Some are writable, meaning you can edit the information they hold on each row. Others are read-only, meaning they hold information that can’t be edited.

Here’s a table showing all of Notion’s property types:

Property Description R/W
Text Holds text, which can be formatted. Writable
Number Holds numbers. Can be formatted as a progress bar. Writable
Select Holds singular "tags". Writable
Multi-Select Can hold multiple "tags". Writable
Status Indicates project/task status. Always has a default value. Can show as text or a checkbox. Writable
Date Holds dates, which can be displayed absolutely (e.g. "03/25/22") or relatively (e.g. "Tomorrow"). Writable
Person Holds members or guests of the workspace. Writable
Files & Media Holds file attachments, including images, audio files, video, etc. Writable
Checkbox Holds a simple checkbox. Writable
URL Holds a URL, which is clickable. Writable
Email Holds an email address. Writable
Phone Holds a phone number, which can be called on supported devices. Writable
Formula Holds formulas that can process and output data in many ways. Read-Only
Relation Relates the row to other rows in the same database or another database. Writable
Rollup Pulls in property information from Related rows. Read-Only
Created time Holds the date and time of the row's creation. Read-Only
Created by Holds the workspace user who created the row. Read-Only
Last edited time Holds the date and time of the row's last edit. Read-Only
Last edited by Holds the workspace user who last edited the row. Read-Only

One last useful thing to know about properties is that they can be deleted and restored.

If you accidentally delete a property, just head to View Options → Properties Deleted Properties to find it and restore it (or permanently delete it if you want):

You can sort a database view by any property, in either ascending or descending order.

To create a sort:

  1. Hit the Sort button at the top of your database block.
  2. Select the property by which you’d like to sort your view.
  3. Choose ascending or descending order.
  4. Add additional sort criteria if you want.

By adding additional properties, you can create even more granular sorts in your database views. In these cases, the database will be sorted by each property in top-to-bottom order. Drag properties around to change the sort order.

Here, you can see that I have this shot list database sorted first by Type, then by B-Roll Description.

P.S. – This shot list database is part of Creator’s Companion, my all-in-one Notion template for content creators. Check it out if you make videos, blog posts, or social media content.

If you create a sort within a database that is shared with others (Team Members or Guests), your sort will initially only be visible to you on your current device.

You’ll notice a Save for Everyone button after creating the sort; click it if you want to apply the sort to the database for everyone. You can also click Reset to remove any changes you’ve made, or simply leave things as-is if you want to keep the sort for your eyes only.

If you’re working on a database that’s private, you won’t see these options; they only come up on shared databases.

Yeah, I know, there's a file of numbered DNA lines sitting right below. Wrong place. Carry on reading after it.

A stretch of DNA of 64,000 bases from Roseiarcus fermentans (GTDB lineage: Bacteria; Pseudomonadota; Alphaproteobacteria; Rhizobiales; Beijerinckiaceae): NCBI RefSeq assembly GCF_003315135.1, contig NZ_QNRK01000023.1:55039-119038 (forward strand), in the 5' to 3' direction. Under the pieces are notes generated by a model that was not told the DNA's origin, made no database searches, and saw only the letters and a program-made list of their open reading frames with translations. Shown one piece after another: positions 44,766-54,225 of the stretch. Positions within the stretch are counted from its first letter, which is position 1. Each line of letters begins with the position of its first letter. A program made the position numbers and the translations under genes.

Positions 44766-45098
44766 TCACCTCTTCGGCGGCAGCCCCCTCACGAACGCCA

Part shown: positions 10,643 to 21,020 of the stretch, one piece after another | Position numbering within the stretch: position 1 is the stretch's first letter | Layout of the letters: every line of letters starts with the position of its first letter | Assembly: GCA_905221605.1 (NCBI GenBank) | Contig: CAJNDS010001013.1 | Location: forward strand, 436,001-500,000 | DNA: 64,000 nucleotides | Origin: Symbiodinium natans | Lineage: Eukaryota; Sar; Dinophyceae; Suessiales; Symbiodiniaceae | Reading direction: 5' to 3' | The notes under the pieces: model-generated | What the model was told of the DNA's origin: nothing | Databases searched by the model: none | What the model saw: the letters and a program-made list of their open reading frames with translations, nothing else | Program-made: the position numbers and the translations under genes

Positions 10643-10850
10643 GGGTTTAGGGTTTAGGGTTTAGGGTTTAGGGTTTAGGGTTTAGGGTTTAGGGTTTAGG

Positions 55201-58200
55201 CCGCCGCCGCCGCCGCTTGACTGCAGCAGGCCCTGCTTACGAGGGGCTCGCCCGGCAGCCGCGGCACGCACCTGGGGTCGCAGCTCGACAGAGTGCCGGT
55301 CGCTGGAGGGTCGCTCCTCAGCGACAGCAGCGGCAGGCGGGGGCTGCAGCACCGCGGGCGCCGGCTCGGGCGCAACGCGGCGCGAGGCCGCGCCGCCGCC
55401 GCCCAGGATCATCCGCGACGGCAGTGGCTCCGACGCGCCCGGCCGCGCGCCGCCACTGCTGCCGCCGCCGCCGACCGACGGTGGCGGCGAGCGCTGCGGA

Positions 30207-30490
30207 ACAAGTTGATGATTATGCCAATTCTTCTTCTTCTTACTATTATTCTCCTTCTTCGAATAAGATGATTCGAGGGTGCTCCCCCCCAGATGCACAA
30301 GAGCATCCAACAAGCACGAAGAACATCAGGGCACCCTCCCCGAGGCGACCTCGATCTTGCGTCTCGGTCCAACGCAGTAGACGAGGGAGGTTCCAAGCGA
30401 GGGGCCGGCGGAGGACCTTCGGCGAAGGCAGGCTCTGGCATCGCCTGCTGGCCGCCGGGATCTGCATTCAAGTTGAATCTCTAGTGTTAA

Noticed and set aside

Databases often contain huge amounts of data, but you rarely need to see all of it at once. Typically, you just need to see the rows that are relevant to a specific context, like:

  • Tasks that are due today
  • Subscribers who are less than 30 days away from their renewal date
  • Movies in the Action genre

This is where filters come in. Filters allow you to limit the rows a view displays, and they’re among the most useful tools you’ll find in Notion.

Just like a sort, you can create a filter by hitting the Filter button at the top of your database block:

There are two types of filters in Notion:

  1. Simple Filter – a singular filter that targets one property
  2. Advanced Filter – a set of filters or filter groups

Simple filters are quick to create and target a single property. To create one, hit the Filter button and then select the property you’d like to filter by.

Filters follow this convention:

Property Name [Criteria] Value

Here, you can see that I’m filtering my view by the Genre property, which has the Multi-Select property type:

Your criteria options will change depending on the property’s type. Here, I have four options:

  1. Contains
  2. Does Not Contain
  3. Is Empty
  4. Is Not Empty

Finally, I can choose one or more values.

My completed filter reads: Genre Contains Action, which means my view will only show rows that have Action in their Genre property. Since Genre is a Multi-Select property, rows can also contain other genres.

You can add multiple simple filters to a database view, and you’ll see them displayed in a row across the top of your database view when the Filter bar is open.

An Advanced filter is a set of one or more filters that show up in a single dialogue box.

Using an advanced filter, you can do something that’s incredibly useful; you can mix AND/OR operators when working with multiple filters.

When you create multiple simple filters, you’re always using the AND operator between them.

For example: “Genre contains Action” AND “Seen Recently is Checked”.

By creating an advanced filter, you could instead set up this filter combo:

“Genre contains Action” OR “Seen Recently is Checked”.